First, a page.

Any multidisciplinary physician practice or group practice (including practices including CAM practitioners in integrative care centers) should be reviewed by an attorney for self-referral and kickback concerns.




So-called “self-referral” involves referring to an entity in which the practitioner has a financial interest. 


 More specifically, under federal law, the self-referral law, now codified at 42 CFR section 411.353 (“prohibition on certain referrals by physicians and limitations on billing”), also known as “Stark” after its original proponent, Congressman Pete Stark:


(1)   Prohibits a physician from referring patients for certain “designated health services” (DHS) payable by Medicare, to an entity in which the physician (or an immediate family member) has a financial (ownership or compensation) relationship,[1] unless an exception applies.

(2)   Prohibits the entity from filing claims with Medicare (or billing another individual, entity, or third party payer) for those referred services.


            Penalties for violating Stark include denial of payment, refund of payment, imposition of a $15,000 per service civil monetary penalty and a $100,000 civil penalty for each illegal arrangement.



DHS include the following services when payable, in whole or in part, by Medicare:[2]

·         clinical laboratory services;

·         physical therapy services;

·         occupational therapy services;

·         radiology services (including MRI, CT scans, ultrasound services, and nuclear medicine);

·         radiation therapy services and supplies; durable medical equipment and supplies;

·         parenteral and enteral nutrients, equipment and supplies;

·         prosthetics, orthotics, and prosthetic devices and supplies;

·         home health services;

·         outpatient prescription drugs; and

·         inpatient and outpatient hospitalization services.


            To the extent the Center does not offer DHS, the federal self-referral law is inapplicable.


Federal Anti-Kickback Law

The federal anti-kickback law[3] states that whoever knowingly and willfully receives or pays anything of value to influence the referral of federal health care program business, including Medicare and Medicaid, can be held accountable for a felony.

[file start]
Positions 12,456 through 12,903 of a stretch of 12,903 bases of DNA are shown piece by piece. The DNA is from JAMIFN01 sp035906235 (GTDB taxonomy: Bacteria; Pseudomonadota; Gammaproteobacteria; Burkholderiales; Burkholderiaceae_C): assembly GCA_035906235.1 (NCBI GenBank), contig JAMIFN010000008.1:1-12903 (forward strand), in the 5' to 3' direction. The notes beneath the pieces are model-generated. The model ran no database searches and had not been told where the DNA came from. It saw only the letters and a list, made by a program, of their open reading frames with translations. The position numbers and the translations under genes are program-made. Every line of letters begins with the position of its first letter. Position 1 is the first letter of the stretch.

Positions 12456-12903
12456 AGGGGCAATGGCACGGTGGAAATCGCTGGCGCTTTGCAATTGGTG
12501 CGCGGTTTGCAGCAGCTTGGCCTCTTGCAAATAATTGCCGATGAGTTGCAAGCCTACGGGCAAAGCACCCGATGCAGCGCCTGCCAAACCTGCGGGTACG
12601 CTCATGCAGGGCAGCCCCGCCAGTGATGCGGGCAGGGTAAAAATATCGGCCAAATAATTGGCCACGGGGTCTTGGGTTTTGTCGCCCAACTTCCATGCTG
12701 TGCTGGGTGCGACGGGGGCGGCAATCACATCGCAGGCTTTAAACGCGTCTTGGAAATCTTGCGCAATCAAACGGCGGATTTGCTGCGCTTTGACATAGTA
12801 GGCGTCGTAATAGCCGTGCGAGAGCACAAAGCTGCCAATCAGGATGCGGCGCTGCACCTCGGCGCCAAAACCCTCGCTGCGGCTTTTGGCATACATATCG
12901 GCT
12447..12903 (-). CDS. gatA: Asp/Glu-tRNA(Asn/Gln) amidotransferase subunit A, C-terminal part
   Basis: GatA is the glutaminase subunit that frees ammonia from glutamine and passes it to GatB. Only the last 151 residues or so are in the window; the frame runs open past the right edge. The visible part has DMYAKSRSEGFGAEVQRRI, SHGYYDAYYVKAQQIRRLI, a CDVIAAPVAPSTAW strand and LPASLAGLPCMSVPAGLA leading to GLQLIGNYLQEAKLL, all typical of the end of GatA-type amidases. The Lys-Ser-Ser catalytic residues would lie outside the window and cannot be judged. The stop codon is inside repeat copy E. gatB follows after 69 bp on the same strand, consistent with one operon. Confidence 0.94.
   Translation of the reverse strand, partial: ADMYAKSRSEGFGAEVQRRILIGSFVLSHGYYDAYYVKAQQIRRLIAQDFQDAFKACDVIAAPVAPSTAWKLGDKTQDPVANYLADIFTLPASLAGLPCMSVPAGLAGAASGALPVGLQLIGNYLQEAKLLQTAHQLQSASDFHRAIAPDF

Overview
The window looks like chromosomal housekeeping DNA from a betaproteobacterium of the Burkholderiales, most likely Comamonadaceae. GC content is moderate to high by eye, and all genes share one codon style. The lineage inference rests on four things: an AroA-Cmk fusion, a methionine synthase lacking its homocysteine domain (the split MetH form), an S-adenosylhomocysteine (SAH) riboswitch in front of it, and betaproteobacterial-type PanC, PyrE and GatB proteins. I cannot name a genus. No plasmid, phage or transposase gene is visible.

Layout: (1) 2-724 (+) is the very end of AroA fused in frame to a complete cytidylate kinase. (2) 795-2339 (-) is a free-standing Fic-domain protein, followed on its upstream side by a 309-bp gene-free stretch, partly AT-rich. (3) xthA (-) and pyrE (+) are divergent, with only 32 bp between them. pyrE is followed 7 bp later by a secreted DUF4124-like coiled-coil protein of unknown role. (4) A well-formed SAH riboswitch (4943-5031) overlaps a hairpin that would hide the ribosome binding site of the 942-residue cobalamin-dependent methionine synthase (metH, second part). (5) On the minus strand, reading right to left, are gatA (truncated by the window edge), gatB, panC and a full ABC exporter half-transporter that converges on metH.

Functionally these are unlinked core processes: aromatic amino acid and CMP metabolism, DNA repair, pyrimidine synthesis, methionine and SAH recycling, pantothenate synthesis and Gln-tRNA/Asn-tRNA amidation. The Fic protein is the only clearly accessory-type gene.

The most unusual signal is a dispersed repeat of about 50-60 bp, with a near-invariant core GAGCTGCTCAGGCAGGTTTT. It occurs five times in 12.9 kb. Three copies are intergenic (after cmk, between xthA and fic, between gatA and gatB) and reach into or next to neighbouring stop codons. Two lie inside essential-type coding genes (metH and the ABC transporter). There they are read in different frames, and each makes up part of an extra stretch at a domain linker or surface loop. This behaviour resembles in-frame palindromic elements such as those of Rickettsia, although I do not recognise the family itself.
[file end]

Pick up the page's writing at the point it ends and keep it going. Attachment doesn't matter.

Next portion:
Stark and anti-kickback can concerns potentially can overlap whenever compensation arrangements involve a physician interest in the entity receiving or giving referrals. However, federal anti-kickback is broader than Stark in two respects:


·         The term “whoever” means that unlike Stark, the anti-kickback statute applies to all practitioners, not just “physicians” (so long as the referral is regarding health care services that involve reimbursement under a federal insurance program, such as Medicare, CHAMPUS, or federal employee benefits).


·         While Stark only applies to DHS, the anti-kickback law applies to health services beyond those designated in Stark. 


The Federal Anti-Kickback Statute incurs a criminal violation charge because by definition it requires a specific intent to induce referrals or orders for services.  Anti-Kickback violations are punishable by up to five years in prison, with the potential for additional criminal fines up to $25,000, and administrative civil money penalties reaching as much as $50,000.[4] Additionally, the OIG may commence administrative proceedings to prohibit anyone convicted of an anti-kickback violation from participation in federal and state health care programs or impose civil monetary penalties for fraud, kickbacks, and other prohibited activities.[5]


According to HHS, some of the activities that may violate anti-kickback rules include:

·         Advertising or marketing activities on behalf of health care providers

·         Impressions, page views, or eyeballs, e.g., the number of times that an advertisement is served to a viewer.

·         Click-throughs (e.g., when a viewer of an advertisement clicks through to the vendor).

·          Joint promotion agreements, in which more than one company promotes their projects together.

·         Sponsorships.

·         Slotting fees, e.g., payments for a position on a list of vendors.

·         Strategic Alliances between hospitals and physicians or between group practices.

·         Technology and Content Licensing

·         Affiliate Programs (e.g., referral programs on a revenue sharing basis or a percentage of sales resulting from placement of the advertisement? One method of kickback marketing relies on the sharing of customers between websites that are affiliated as they pass the customer back and forth).

·         Sale of Product or Services

·         Are free products and services offered to encourage their use?

·         Are there up-sells to other products and services, e.g., offering a free baseline or starter service or product, and charging for subsequent or add-on services or products?

·         Are there fees to participate in a network of preferred providers?

·         Are services or products offered for free or at a discount, if other, "full price" products are purchased as a bundle?

·         Publishing Content

·         Does the publication in question charge companies exorbitant fees for article reprints? If so, it may be publishing content just to sell reprints back to the company covered in the story.

·         Subscription fees? Some media companies ask for "scheduling fees" or "subscription fees" to provide editorial coverage to companies. They might get paid $500 for an article, $5,000 for an audio interview, or even $20,000 for a video segment.

·          Advertising revenue (see above)

In response to the concern that some commercial arrangements would be innocuous or beneficial even if technically afoul of anti-kickback prohibitions, the Office of Inspector General (OIG) published thirteen regulatory “safe harbors” in 1991-2. The OIG subsequently clarified these and added new safe harbors for various arrangements. Some of the major safe harbors[6] include: